• Home Automation: Want to control your hall light? Buy the MS compliant outlet controller and it's taken care of. MS has been involved in a series of these projects over the years but putting the controller in a smart box that's easily upgraded could be the breakthrough.
    • Telphony: Your cable-co already offers tons of 'free' features if you sign up with them for your phone services but they're all the same ones the copper-wire folks offer. How about a universal inbox including your voice-mail? No "push pound-one to..." just point & click. Gramma calls? The TV flashes her name.

      So why a custom chip? Control. Now MS can put all of the anti-piracy / media-control / encryption right into the hardware. Optimize the CPU to run MS architecture material. Heck, with WinHEC they've been setting the specs for years now, it's a small jump to just doing it directly.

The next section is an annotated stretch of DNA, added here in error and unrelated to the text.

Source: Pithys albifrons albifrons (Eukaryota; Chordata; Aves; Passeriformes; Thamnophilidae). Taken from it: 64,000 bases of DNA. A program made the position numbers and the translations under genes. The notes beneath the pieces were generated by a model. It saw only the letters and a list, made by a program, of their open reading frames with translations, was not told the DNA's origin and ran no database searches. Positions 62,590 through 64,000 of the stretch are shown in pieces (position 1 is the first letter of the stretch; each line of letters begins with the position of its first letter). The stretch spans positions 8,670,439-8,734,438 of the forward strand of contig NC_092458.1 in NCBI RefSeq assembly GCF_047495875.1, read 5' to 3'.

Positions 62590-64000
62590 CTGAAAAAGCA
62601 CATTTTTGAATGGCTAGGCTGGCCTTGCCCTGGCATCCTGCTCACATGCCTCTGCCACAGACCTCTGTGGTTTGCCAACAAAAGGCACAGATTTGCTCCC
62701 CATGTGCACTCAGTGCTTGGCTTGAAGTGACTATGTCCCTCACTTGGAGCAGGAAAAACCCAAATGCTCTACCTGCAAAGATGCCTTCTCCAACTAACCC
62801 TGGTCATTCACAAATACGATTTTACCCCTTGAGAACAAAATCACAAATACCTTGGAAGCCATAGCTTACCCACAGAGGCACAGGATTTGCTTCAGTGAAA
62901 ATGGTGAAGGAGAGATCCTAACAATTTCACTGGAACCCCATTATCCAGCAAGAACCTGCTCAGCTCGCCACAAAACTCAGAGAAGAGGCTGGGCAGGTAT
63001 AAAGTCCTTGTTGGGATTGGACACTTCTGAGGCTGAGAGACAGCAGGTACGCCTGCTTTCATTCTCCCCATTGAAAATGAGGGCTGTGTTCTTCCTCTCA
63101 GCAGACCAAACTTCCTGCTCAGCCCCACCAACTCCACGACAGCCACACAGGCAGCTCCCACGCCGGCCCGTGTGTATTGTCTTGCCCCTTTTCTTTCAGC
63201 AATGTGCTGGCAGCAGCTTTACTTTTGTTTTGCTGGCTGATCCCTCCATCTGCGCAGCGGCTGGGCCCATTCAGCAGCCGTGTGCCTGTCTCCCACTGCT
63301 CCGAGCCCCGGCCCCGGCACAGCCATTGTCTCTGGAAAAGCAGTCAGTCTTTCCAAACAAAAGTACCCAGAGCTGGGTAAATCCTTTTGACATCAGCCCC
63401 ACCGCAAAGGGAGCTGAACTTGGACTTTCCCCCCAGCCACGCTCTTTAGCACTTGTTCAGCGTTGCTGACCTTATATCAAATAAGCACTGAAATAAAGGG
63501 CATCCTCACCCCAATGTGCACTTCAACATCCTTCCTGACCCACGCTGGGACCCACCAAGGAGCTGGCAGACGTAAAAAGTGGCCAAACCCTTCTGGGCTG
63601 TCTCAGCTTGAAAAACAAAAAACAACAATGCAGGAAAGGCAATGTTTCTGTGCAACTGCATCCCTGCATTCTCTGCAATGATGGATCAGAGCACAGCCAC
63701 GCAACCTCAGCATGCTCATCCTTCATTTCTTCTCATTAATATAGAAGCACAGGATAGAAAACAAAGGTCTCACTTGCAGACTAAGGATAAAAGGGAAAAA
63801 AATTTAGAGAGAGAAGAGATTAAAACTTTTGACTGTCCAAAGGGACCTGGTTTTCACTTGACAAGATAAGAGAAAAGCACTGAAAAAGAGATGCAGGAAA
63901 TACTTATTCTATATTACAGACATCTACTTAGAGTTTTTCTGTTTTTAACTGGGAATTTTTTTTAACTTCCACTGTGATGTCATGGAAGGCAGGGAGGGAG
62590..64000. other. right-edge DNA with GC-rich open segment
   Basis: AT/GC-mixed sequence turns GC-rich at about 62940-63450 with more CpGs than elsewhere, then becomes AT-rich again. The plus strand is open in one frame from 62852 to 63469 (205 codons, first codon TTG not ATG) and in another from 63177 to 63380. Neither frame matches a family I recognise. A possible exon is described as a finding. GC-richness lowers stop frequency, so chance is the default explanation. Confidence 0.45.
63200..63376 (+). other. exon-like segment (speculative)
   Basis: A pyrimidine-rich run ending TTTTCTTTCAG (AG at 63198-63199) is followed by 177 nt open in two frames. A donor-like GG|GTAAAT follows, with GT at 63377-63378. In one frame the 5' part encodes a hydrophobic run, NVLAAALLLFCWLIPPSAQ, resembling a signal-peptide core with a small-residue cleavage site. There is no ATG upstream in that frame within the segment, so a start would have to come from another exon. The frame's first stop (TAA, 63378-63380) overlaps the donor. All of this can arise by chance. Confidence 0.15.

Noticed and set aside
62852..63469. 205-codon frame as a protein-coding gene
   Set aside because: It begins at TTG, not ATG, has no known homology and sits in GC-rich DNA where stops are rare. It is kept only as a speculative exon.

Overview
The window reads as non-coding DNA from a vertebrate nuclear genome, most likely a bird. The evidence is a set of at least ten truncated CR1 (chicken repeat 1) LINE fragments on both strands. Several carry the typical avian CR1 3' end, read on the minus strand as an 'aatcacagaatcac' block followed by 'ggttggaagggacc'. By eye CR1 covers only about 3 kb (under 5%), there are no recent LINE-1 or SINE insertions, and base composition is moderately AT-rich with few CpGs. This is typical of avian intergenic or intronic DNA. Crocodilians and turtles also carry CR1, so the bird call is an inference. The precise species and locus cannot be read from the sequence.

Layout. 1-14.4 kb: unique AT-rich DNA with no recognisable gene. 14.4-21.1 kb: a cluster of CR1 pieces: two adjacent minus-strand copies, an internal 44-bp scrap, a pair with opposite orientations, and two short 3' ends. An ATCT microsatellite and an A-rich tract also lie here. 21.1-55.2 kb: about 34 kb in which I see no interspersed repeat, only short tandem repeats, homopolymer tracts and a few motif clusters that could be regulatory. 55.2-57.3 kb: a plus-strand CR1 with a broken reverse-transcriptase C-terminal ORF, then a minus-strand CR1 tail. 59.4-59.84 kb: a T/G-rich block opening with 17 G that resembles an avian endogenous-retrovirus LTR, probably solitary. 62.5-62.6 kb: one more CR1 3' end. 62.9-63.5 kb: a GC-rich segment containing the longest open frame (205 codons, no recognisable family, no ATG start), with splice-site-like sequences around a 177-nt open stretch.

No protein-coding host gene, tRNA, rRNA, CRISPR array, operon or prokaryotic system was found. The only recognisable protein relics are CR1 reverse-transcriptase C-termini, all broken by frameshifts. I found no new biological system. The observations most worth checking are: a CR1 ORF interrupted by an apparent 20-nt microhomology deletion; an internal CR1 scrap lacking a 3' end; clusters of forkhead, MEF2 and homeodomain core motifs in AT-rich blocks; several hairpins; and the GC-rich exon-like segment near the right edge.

Microsoft doesn't want to be your OS vendor, or your applications vendor, not even your ISP or cable-company or channel - it wants to be all of them.

      Yesterday the MS WebTV, today the MS Phone, tomorrow the MS Information/Entertainment/Shopping system.

      Convergence.

  • Microsoft doesn't understand where their power comes from--and that works in our favor.

    Why is MS popular? "Compatibility". And when MS creates new technologies, what's the best word to describe the usual result? "Incompatible". So please, MS, dump a lot of money into creating a new chip and software to run on it--it only hastens your demise.
    --
  • Now, let me see...would chip manufacture fall under operating systems, or software applications? Hrm...

    ---
    "The Constitution...is not a suicide pact."
  • by rho ( 6063 ) on Wednesday August 23, 2000 @09:05AM (#833097) Homepage Journal

    I'd look at this as a means for Microsoft to bypass the hardware market all together. If they can manufacture and market a WebTV box that uses the .NET infrastructure and the C# language as a development environment, they can bypass Intel, Dell, etc. altogether. And, keep those profit margins up.